Olay Helps Women Age Less to Feel Ageless

Its new campaign combines the advances in skin science with key insights surrounding how women’s perspectives on aging are evolving

International skincare giant, Olay, has launched a new advertising campaign titled, Ageless, to reflect how advances in skin science have combined with key insights surrounding the way women’s perspectives on aging are evolving. Having debuted recently, the push has begun to spark some serious buzz over social media.

According to the brand, the promotional exercise is based on a global survey newly conducted in partnership with survey.com, targeting 6,800 women in 11 countries. A major finding revealed that eight out of 10 women worldwide believe chronological ages will continue to become less relevant over time.

The study was designed to capture how women’s attitudes on aging have evolved. Ultimately, it reinforced that women are less limited by what is considered ‘age appropriate’ and instead are in the present era, defined more by how they act, think, and feel.

“Discoveries like this put Olay in the best position to fuel the new ageless era. Our experts know skin better than anyone else and we know how to formulate the most effective ingredients into skincare products that deliver real, visible results,” said Alex Keith, President of Global Skin & Personal Care at Procter & Gamble.

“We get so many testimonials and photos from long-time Olay users who look astonishingly young. With this new campaign, we’re tapping into the ultimate beauty victory—for a woman’s skin to never give away her true age.”

Further findings indicate that the majority of the study’s U.S. respondents (66%) have found that over the past five to 10 years, women look better than ever, and it is difficult to tell a woman’s true age. In fact, three-quarters of American females hold that a combination of genetics and lifestyle most affects the way the skin ages.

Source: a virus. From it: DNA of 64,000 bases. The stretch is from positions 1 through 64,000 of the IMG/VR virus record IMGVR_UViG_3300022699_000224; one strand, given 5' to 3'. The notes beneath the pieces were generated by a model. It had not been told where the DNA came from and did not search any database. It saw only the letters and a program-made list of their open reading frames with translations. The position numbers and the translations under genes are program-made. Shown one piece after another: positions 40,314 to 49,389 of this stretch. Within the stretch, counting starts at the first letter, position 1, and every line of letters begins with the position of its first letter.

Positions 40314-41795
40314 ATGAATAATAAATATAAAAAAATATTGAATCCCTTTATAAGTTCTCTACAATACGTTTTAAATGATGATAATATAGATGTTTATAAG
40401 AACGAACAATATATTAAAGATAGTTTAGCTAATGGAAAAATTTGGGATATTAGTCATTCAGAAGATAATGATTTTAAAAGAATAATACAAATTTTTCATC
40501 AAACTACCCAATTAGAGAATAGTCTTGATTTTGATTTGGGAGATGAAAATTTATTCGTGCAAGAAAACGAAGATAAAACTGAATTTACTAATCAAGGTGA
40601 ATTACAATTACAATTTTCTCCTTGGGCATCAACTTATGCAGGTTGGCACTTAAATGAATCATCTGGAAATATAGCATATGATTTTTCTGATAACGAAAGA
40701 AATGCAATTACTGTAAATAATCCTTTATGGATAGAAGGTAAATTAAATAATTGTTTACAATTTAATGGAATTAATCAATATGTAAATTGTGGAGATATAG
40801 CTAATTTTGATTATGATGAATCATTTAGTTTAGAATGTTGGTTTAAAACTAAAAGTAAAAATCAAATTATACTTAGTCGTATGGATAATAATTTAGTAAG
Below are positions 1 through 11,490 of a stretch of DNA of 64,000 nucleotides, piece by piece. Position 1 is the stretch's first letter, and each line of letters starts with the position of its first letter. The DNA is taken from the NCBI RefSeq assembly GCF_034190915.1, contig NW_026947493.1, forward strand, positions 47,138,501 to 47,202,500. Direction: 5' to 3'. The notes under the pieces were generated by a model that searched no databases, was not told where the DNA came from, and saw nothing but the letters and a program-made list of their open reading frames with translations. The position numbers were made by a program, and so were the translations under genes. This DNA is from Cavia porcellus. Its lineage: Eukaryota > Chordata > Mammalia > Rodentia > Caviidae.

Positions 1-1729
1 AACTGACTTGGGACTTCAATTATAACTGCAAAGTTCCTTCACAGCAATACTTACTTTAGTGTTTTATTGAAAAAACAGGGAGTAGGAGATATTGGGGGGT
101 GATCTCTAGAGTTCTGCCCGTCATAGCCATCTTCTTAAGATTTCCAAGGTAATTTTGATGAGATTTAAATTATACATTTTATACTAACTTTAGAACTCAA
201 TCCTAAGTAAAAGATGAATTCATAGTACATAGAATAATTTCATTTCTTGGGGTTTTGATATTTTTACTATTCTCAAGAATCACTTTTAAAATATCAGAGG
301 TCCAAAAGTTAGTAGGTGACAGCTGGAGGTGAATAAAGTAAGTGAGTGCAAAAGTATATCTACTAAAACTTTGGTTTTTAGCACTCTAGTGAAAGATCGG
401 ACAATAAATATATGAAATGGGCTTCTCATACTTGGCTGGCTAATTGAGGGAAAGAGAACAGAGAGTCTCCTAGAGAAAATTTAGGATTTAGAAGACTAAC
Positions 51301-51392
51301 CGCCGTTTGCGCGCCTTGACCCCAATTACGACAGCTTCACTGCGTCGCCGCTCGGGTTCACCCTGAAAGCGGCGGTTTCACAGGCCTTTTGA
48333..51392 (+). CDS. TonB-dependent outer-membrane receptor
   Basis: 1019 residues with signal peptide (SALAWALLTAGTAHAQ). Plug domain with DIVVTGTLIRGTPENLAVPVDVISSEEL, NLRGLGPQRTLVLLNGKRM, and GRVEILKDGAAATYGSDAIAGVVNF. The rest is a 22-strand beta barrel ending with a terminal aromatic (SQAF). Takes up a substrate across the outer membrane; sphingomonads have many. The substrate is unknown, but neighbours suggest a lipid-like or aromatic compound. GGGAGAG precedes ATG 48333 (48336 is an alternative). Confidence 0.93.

Meanwhile, another three quarters agree that physical appearance is more likely to give away a woman’s age than the way she behaves, and the majority of women surveyed indicated that the best compliment they could receive is, “I would have never guessed your age”. However a gender gap still persists.

90% of women in the United States agree that as women age, the way they are perceived by society changes much more than it does for men. Yet, two-thirds (66%) said that age is less relevant now than it was for their mothers and 78% expressed that they feel more confident now than they did 10 years ago.

Supporting the movement is Olay’s Multi-Decade and Ethnicity Study, the largest and most comprehensive genomic and skin aging study to date, which analysed the expression of 20,000 unique genes from more than 300 women of four varying ethnicities across six decades of life.

It has uncovered specific ‘aging tipping points’ by decade, and identified a unique group known as exceptional skin agers whose skin’s biological behaviours, gene expression patterns, and lifestyle choices have helped them look way younger than their actual age.

The work is the subject of a New York Times T Brand Studio documentary feature, premiering on 10 December 2015, which offers a behind-the-scenes look at Olay skincare labs and the research that goes into the brand’s products—like the 8.8 million jars of Regenerist Micro-Sculpting Cream yearly.